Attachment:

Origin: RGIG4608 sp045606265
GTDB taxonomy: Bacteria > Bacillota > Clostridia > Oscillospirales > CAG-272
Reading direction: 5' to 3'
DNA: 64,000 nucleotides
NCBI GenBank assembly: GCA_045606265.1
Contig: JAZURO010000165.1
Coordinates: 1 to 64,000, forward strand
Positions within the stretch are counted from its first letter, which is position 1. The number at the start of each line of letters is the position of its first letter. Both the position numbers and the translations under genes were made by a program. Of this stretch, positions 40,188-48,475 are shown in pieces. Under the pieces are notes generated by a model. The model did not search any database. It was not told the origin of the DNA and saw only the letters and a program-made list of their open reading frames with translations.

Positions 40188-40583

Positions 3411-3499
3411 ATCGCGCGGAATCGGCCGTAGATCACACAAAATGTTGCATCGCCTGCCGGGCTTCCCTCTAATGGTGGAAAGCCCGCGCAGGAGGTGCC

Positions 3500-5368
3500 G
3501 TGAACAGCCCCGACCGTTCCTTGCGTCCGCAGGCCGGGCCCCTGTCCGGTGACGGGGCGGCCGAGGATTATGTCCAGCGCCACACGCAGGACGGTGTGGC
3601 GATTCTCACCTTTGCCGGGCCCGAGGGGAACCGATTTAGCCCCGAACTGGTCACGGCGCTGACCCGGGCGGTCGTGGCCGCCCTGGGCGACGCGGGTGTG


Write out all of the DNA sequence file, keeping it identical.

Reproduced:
Origin: RGIG4608 sp045606265
GTDB taxonomy: Bacteria > Bacillota > Clostridia > Oscillospirales > CAG-272
Reading direction: 5' to 3'
DNA: 64,000 nucleotides
NCBI GenBank assembly: GCA_045606265.1
Contig: JAZURO010000165.1
Coordinates: 1 to 64,000, forward strand
Positions within the stretch are counted from its first letter, which is position 1. The number at the start of each line of letters is the position of its first letter. Both the position numbers and the translations under genes were made by a program. Of this stretch, positions 40,188-48,475 are shown in pieces. Under the pieces are notes generated by a model. The model did not search any database. It was not told the origin of the DNA and saw only the letters and a program-made list of their open reading frames with translations.

Positions 40188-40583

Positions 3411-3499
3411 ATCGCGCGGAATCGGCCGTAGATCACACAAAATGTTGCATCGCCTGCCGGGCTTCCCTCTAATGGTGGAAAGCCCGCGCAGGAGGTGCC

Positions 3500-5368
3500 G
3501 TGAACAGCCCCGACCGTTCCTTGCGTCCGCAGGCCGGGCCCCTGTCCGGTGACGGGGCGGCCGAGGATTATGTCCAGCGCCACACGCAGGACGGTGTGGC
3601 GATTCTCACCTTTGCCGGGCCCGAGGGGAACCGATTTAGCCCCGAACTGGTCACGGCGCTGACCCGGGCGGTCGTGGCCGCCCTGGGCGACGCGGGTGTG